The service asked airmen at McGhee Tyson Air National Guard Base in Tennessee whether they had any final words on the ABU, which has been their standard service duty uniform for more than a decade. Some said they aren’t sad to see it go, while others saw its potential, according to a release.

Read Next: Army OKs Long Ponytails, Buzz Cuts for Women in Grooming Standards Overhaul

Master Sgt. Mike Smith at the base’s I.G. Brown Training and Education Center asked airmen their opinions and received a variety of responses.Advertisement

“Not since leisure suit wearers were cool has an outfit been so disliked and oppositely loved,” he said in the release. “One opponent compared its camouflage design to an over-patterned couch; another advocate hailed its unique ability to channel the wind down her sleeves, from one arm to the other while driving down the road — she will miss that.”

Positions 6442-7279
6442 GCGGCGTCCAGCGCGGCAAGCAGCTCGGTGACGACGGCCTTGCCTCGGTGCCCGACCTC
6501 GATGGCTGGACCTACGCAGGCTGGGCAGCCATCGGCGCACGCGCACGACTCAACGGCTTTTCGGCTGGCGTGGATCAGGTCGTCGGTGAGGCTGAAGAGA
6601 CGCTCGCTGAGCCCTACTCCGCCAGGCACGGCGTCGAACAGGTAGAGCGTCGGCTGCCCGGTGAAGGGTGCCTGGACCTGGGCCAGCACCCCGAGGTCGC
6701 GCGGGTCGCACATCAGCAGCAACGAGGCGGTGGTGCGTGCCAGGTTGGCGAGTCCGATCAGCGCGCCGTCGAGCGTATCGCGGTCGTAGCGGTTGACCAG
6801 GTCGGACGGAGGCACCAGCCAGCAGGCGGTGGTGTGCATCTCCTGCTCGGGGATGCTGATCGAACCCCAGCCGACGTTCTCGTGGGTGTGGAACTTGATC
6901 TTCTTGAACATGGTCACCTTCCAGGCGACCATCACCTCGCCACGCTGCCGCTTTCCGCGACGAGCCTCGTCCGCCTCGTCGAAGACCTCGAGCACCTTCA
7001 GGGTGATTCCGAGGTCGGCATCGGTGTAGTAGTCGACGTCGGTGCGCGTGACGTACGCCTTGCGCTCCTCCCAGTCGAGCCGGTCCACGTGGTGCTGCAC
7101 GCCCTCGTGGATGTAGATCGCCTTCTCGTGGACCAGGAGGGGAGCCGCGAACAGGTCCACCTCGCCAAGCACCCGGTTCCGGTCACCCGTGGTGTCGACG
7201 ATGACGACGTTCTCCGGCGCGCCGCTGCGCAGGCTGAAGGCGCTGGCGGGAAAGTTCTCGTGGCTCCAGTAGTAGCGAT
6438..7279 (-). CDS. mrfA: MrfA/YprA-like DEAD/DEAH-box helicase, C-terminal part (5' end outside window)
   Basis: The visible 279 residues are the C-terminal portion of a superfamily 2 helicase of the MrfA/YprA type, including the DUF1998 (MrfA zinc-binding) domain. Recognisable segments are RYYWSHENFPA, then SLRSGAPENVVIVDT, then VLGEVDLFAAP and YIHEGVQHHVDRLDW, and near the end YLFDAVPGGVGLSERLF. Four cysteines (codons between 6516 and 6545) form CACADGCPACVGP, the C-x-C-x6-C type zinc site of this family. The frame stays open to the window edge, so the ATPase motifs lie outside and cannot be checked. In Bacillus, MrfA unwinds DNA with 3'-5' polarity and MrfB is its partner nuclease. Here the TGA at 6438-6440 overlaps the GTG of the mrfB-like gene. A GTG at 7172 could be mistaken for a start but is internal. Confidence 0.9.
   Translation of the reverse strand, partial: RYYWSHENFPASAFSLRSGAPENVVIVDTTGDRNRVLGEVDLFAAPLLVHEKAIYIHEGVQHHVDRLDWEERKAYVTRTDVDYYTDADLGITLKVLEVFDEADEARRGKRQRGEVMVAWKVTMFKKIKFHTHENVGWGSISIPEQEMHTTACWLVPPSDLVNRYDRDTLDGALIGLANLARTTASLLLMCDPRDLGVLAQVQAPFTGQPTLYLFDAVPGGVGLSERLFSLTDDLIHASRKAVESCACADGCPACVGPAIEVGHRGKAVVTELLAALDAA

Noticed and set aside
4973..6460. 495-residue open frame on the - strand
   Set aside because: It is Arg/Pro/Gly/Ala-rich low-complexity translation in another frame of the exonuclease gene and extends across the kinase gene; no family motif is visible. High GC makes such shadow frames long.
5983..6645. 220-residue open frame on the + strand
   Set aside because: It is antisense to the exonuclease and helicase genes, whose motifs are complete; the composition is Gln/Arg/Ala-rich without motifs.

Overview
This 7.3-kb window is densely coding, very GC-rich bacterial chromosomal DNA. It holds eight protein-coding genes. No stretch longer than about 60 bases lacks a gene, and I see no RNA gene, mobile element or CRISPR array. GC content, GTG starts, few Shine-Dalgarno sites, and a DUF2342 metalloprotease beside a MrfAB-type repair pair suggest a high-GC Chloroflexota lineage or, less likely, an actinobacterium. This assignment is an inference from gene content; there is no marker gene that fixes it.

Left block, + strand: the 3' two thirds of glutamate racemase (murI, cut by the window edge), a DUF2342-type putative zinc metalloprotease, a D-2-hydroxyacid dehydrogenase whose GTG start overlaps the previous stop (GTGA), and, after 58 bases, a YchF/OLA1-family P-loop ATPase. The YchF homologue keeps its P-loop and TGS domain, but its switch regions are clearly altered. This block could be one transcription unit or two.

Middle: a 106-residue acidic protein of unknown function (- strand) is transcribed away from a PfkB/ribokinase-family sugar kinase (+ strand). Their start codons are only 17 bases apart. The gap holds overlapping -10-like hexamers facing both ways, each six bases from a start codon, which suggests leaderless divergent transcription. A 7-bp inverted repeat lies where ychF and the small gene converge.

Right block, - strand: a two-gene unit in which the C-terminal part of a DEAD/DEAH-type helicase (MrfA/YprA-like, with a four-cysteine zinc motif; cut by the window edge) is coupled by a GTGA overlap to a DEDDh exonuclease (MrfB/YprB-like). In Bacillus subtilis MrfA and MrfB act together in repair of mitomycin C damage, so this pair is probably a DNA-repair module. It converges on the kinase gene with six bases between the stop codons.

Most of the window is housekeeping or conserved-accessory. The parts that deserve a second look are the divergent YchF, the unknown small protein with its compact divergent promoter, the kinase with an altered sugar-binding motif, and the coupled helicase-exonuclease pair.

In 2013, The Washington Post reported that there were 10 different types of military camouflage uniforms floating around, dependent on where a service member was stationed.

The ABU’s “tiger stripe” pattern was supposed to pay homage to camouflage used during the Vietnam War, according to the Post. But early iterations “looked slightly off” from one uniform to the next, with multiple shades making up the pattern, Smith said.

The ABU didn’t really help airmen blend in in Afghanistan. As a precaution, airmen were issued the Operation Enduring Freedom Camouflage Pattern, the same as their soldier brethren, when deploying outside the wire — unless they were in the mountains.

“Turned out, the ABU pattern blended into the mountains extremely well,” an airman who had once stationed at Bagram Airfield told Smith.

“ABUs came in handy when I wanted to blend in with concrete,” another airman told him.